California couple loses $160,000 in down payment scam – NBC Los Angeles


Two years ago, Pat and Marisa Lawlor looked at 50 homes for sale.

The market was tight and interest rates were low. They were outbid three times. So, the Lawlors were relieved when they finally snagged a house in West Hills. 

“It was very difficult, it was challenging, it was a seller’s market and we were a buyer, not much inventory to choose from,” said Pat Lawlor.

The escrow process went without a hitch, until the very end. 

“It’s like a shock. Like psychologically your brain is protecting yourself from the trauma of what’s going on right there,” said Lawlor.

Lawlor received wire instructions for the down payment in an email that appeared to be from the escrow agent. So he wired the money – $160,000. Then a few days later, he received another email from his escrow agent. 

“He said, ‘We’re clear to close, we’re all set here, just need your down payment,’” said Lawlor.

The Lawlors money was gone. The email that appeared to be from the escrow company wasn’t. Instead, it was from a scammer, with an email signature exactly the same as previous emails, and a friendly note that addressed Lawlor by name. 

“We were just trusting the process as we were told to do,” he said.

Dr. Clifford Neuman, a computer systems security expert at USC, said the scammers likely breached the escrow company’s email system. 

“So there are a lot of vectors that an adversary could use to get their way into the email system of a small company. That might have been because an employee of theirs did something to allow the adversary to get in. It could also be that the system itself was breached,” said Neuman.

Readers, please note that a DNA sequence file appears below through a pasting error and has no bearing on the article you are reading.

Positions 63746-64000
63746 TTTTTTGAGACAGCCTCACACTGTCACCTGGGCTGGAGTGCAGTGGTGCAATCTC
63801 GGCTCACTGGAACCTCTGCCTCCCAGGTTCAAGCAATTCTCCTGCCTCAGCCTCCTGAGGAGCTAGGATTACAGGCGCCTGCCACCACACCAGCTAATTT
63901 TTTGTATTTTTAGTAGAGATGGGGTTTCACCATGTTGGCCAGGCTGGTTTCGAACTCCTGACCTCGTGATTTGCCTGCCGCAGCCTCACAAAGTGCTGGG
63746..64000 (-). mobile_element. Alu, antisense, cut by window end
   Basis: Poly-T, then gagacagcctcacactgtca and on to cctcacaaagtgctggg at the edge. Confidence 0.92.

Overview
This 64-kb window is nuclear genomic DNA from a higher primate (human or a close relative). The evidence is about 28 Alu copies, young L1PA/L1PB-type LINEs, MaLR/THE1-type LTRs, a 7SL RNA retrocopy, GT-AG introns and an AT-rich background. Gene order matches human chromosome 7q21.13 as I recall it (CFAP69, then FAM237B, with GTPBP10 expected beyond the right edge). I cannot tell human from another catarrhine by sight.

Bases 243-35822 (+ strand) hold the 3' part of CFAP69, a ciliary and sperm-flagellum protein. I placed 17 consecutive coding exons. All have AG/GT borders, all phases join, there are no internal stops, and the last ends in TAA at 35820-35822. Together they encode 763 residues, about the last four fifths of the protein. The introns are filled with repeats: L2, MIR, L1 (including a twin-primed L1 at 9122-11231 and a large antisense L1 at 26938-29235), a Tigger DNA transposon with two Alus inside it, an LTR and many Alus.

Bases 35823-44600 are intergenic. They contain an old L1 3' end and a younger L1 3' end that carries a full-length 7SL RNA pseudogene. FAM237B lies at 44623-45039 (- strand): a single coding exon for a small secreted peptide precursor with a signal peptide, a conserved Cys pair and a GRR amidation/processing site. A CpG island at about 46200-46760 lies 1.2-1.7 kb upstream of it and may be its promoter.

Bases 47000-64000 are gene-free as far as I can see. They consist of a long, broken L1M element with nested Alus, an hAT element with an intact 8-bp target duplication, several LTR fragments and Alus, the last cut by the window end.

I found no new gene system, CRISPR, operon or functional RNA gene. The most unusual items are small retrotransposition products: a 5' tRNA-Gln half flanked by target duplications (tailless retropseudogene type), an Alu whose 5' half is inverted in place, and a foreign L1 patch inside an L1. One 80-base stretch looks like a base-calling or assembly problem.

It’s called business email compromise. And the I-Team learned it’s a huge problem. According to FBI data, money lost to these scams, which includes down payment wire transfers, has skyrocketed over the past several years. In 2022, victims lost $3 billion. 

Escrow companies are required to report fraud to the state. But that does little to help victims, as the money is long gone. Many escrow companies carry errors and omissions insurance, but that doesn’t cover wire fraud. 

The I-Team reached out to the Lawlor’s escrow company, Jade Escrow in Temple City, but they didn’t return our emails or phone calls. 

“You just have to be careful. Beyond careful,” said Lawlor.

The Lawlors considered suing Jade Escrow, but they didn’t have the money – the scammers took their life savings. 

In the end, they got the house, only because they borrowed the money from a family member, putting them deeper in debt. They’re trying to raise money to help them pay the debt.

“I think the mindset, there’s a prevailing mindset that this is an abstract thing that happens out there sometimes to some people. But it’s not. It’s a real thing that happens to real people. And it’s devastating.” said Lawlor.

Tips when conducting financial transactions:

  • Confirm wire instructions verbally with someone you’ve been working with. Don’t rely on information in an email.
  • If you’re told in an email to call for wire instructions, be sure you’re calling a number that you know or have been using.
  • Never email financial information.
  • If you’re sharing financial information on the web, be sure the site is secure by looking for the “s” in the URL.

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